Tuesday, October 31, 2006

Frightened of our very own Depths

Frightened of our very own Depths
Encountering Our Shadow 3

Many people will neither attend a psychiatrist, psychotherapist or even counsellor for fear of what they may find out about themselves.  This is true indeed.  Due to personal circumstances, that is having being diagnosed with clinical depression (also called endogenous or uni-polar depression) when I was approximately 40 years of age I have been accustomed to attending a consultant psychiatrist every three months for the last eight years.  Added to that I recently attended some 20 sessions of counselling to explore where I am now in my life at 48 and what possible change in direction I may need not alone for my sanity, but to live a more fulfilled life.  All of this allows me some little knowledge of the quest for self-knowledge and some little understanding or rather appreciation of Jung’s process of individuation. This journey has indeed proved to be frightening and illuminating by turns.  It initially involved being hospitalized for seven weeks where I was bombarded with the hard-hitting psychiatric drug largactil (an antipsychotic drug which acts as a neuroleptic drug or major tranquillizer) which allowed me to escape severe agitation of mind and soul and being.  I have described this elsewhere as my descent into hell.  Being weaned off largactil was also a strange and difficult experience.

Anyway, the journey to individuation requires that we meet our shadow self head on as it were.  Personally I have been keeping a dream journal for over 15 years and during that time I have encountered many of my demons.  I will probably outline some of these images in a later post and how “domesticating” them helped me incorporate other aspects into my personality that had been suppressed or repressed for years.

I will return to a story I have told many time in these pages and others.  When I was a senior student in O’Connell School in the late 70s of the last century we were fortunate to have a wonderfully erudite and wise teacher called Michael McLoughlin whom we fondly called “Mac”.  Once when we were studying Hamlet, a play on which he and his brother had written an excellent introduction for students, he informed us that anyone of us was capable of being Hamlet, that anyone of us was capable of murder, given the right circumstances.  I was always fascinated by this fact which I instantly believed and still do.  We all have good and bad in us.  An unpalatable corollary of this basic axiom is that there are no such reality as a totally good person and a totally bad person.  Jung would agree – we’re a complex admixture of both.  The trick seems to be in acknowledging the dark or bad or shadow side of us and incorporating it into our total personality – we thereby somehow domesticate it, take away its sting, disarm it and prevent it from causing further evil as a separate personified demon or devil as it were.  What comes to mind here is how quickly two opposing nations, or two opposing political parties as we have in the North of Ireland demonise each other.  Rather than facing and incorporating one’s own national or racial or denominational shadow in this case either side prefers projecting it large and demon like on the opposition.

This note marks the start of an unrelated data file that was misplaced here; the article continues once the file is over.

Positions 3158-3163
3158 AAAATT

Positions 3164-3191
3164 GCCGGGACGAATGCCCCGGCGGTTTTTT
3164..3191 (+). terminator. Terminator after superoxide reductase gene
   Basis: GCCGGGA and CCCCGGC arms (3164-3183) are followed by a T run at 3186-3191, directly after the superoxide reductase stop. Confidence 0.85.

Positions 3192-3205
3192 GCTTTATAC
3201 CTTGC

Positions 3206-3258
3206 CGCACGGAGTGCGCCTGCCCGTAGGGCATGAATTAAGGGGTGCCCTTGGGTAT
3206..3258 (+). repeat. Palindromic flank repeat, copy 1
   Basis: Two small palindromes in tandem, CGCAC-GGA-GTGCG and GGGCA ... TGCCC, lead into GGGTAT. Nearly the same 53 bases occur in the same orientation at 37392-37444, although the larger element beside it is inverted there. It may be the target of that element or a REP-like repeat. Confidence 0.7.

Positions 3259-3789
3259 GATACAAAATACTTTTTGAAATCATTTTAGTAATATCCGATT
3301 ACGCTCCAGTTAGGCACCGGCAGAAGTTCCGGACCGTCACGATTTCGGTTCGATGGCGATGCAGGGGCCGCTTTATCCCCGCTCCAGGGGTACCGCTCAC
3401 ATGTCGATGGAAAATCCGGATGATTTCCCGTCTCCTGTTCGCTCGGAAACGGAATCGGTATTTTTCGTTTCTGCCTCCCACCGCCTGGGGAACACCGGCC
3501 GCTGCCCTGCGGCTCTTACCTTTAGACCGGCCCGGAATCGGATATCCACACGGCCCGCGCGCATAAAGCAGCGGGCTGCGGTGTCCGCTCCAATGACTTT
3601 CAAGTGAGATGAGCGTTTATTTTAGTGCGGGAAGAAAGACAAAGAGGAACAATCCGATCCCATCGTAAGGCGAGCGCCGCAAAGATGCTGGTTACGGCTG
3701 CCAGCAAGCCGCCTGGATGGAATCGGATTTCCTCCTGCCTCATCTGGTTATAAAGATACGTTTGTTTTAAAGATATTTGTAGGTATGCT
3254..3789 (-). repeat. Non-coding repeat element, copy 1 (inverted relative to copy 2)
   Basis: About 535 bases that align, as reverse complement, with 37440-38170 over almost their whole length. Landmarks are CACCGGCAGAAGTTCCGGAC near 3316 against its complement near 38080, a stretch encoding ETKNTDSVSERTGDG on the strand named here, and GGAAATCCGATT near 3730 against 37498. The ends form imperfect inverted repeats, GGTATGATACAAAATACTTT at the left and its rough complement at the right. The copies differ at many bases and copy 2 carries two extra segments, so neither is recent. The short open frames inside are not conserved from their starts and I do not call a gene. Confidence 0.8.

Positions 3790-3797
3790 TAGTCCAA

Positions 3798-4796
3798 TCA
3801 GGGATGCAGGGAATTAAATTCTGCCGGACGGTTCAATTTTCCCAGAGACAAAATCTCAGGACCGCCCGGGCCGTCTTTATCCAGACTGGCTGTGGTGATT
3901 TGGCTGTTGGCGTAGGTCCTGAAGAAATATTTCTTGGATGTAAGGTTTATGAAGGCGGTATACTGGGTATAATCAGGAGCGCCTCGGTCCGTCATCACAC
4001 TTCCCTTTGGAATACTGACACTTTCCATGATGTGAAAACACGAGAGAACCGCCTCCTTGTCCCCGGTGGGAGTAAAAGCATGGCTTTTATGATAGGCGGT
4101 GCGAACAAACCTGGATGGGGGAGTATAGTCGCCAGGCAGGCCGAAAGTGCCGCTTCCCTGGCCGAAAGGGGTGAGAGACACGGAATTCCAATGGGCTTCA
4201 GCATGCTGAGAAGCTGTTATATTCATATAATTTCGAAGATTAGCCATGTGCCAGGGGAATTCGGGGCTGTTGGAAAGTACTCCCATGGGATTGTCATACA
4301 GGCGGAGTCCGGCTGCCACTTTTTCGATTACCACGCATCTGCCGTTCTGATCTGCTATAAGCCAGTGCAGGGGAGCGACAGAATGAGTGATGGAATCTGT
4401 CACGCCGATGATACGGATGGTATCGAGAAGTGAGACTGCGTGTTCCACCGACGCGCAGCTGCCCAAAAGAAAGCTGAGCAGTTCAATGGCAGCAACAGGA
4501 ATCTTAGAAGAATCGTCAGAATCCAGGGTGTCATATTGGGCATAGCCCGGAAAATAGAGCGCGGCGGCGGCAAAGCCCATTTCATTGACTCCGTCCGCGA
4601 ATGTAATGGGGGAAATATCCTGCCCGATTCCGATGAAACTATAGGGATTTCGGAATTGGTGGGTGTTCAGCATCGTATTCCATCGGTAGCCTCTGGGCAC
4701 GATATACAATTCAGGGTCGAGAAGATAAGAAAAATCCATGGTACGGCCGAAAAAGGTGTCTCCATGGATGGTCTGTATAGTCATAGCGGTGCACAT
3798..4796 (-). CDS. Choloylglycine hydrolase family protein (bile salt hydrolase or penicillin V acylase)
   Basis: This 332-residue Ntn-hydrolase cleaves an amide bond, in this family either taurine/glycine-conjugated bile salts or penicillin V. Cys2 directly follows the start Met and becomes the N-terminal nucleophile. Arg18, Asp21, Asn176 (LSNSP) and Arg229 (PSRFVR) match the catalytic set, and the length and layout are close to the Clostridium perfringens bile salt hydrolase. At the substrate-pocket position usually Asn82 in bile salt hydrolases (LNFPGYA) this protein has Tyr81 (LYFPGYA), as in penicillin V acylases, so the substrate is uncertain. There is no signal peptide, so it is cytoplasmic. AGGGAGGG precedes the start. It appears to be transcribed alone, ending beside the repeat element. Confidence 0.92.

How often have you heard a man or a woman say something like: “I was drunk. It was the wine that made me say all those dreadful things.  It will never happen again!” Facing the Shadow means that we have to travel down into the dark and shadowy valleys and sometimes into dark and damp caves if I may speak metaphorically but really and truly.  Meeting our shadow is daunting – it does make the hair stand upright on your neck.  This encounter tears holes in our masks – which are only that masks – skin deep!  There will be aspects of our unconscious of which we are ashamed, embarrassed, find totally unacceptable and even obscene.  There is a great book which is well worth the read called Romancing The Shadow by Connie Zweig Ph.D. and Steve Wolf, Ph.D. (Thorsons, 1997).  I cannot recommend it highly enough to anyone interested in getting to grips with their very own Self through shadow work. The picture I have placed above is of a small jellyfish I took on Donabate Strand this summer 2006

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